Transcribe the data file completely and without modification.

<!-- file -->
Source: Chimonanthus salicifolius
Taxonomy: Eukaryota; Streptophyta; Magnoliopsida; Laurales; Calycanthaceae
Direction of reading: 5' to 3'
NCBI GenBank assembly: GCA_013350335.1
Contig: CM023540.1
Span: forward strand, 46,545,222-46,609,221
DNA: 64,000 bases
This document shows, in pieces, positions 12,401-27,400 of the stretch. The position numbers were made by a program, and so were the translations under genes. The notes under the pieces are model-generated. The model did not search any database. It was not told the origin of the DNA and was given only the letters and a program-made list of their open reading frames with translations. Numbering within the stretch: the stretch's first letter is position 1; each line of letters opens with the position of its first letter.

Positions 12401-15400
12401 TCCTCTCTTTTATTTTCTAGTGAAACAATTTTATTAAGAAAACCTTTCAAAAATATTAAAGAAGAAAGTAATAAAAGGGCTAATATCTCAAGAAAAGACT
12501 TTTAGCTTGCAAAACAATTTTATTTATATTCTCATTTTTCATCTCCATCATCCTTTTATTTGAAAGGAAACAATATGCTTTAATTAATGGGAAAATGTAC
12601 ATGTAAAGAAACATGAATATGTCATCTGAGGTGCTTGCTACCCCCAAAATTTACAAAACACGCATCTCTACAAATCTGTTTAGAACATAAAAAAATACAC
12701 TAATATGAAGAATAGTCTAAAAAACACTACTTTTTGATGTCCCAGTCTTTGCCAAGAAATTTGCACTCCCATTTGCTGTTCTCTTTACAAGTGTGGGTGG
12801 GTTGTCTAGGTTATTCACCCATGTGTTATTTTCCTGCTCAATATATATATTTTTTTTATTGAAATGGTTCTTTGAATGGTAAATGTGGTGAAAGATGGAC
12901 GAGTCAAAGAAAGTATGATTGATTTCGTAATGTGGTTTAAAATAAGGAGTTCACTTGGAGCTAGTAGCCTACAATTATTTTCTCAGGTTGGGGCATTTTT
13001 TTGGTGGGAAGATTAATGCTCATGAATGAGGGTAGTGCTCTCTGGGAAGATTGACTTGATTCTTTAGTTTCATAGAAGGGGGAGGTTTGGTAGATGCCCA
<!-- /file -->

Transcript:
Source: Chimonanthus salicifolius
Taxonomy: Eukaryota; Streptophyta; Magnoliopsida; Laurales; Calycanthaceae
Direction of reading: 5' to 3'
NCBI GenBank assembly: GCA_013350335.1
Contig: CM023540.1
Span: forward strand, 46,545,222-46,609,221
DNA: 64,000 bases
This document shows, in pieces, positions 12,401-27,400 of the stretch. The position numbers were made by a program, and so were the translations under genes. The notes under the pieces are model-generated. The model did not search any database. It was not told the origin of the DNA and was given only the letters and a program-made list of their open reading frames with translations. Numbering within the stretch: the stretch's first letter is position 1; each line of letters opens with the position of its first letter.

Positions 12401-15400
12401 TCCTCTCTTTTATTTTCTAGTGAAACAATTTTATTAAGAAAACCTTTCAAAAATATTAAAGAAGAAAGTAATAAAAGGGCTAATATCTCAAGAAAAGACT
12501 TTTAGCTTGCAAAACAATTTTATTTATATTCTCATTTTTCATCTCCATCATCCTTTTATTTGAAAGGAAACAATATGCTTTAATTAATGGGAAAATGTAC
12601 ATGTAAAGAAACATGAATATGTCATCTGAGGTGCTTGCTACCCCCAAAATTTACAAAACACGCATCTCTACAAATCTGTTTAGAACATAAAAAAATACAC
12701 TAATATGAAGAATAGTCTAAAAAACACTACTTTTTGATGTCCCAGTCTTTGCCAAGAAATTTGCACTCCCATTTGCTGTTCTCTTTACAAGTGTGGGTGG
12801 GTTGTCTAGGTTATTCACCCATGTGTTATTTTCCTGCTCAATATATATATTTTTTTTATTGAAATGGTTCTTTGAATGGTAAATGTGGTGAAAGATGGAC
12901 GAGTCAAAGAAAGTATGATTGATTTCGTAATGTGGTTTAAAATAAGGAGTTCACTTGGAGCTAGTAGCCTACAATTATTTTCTCAGGTTGGGGCATTTTT
13001 TTGGTGGGAAGATTAATGCTCATGAATGAGGGTAGTGCTCTCTGGGAAGATTGACTTGATTCTTTAGTTTCATAGAAGGGGGAGGTTTGGTAGATGCCCA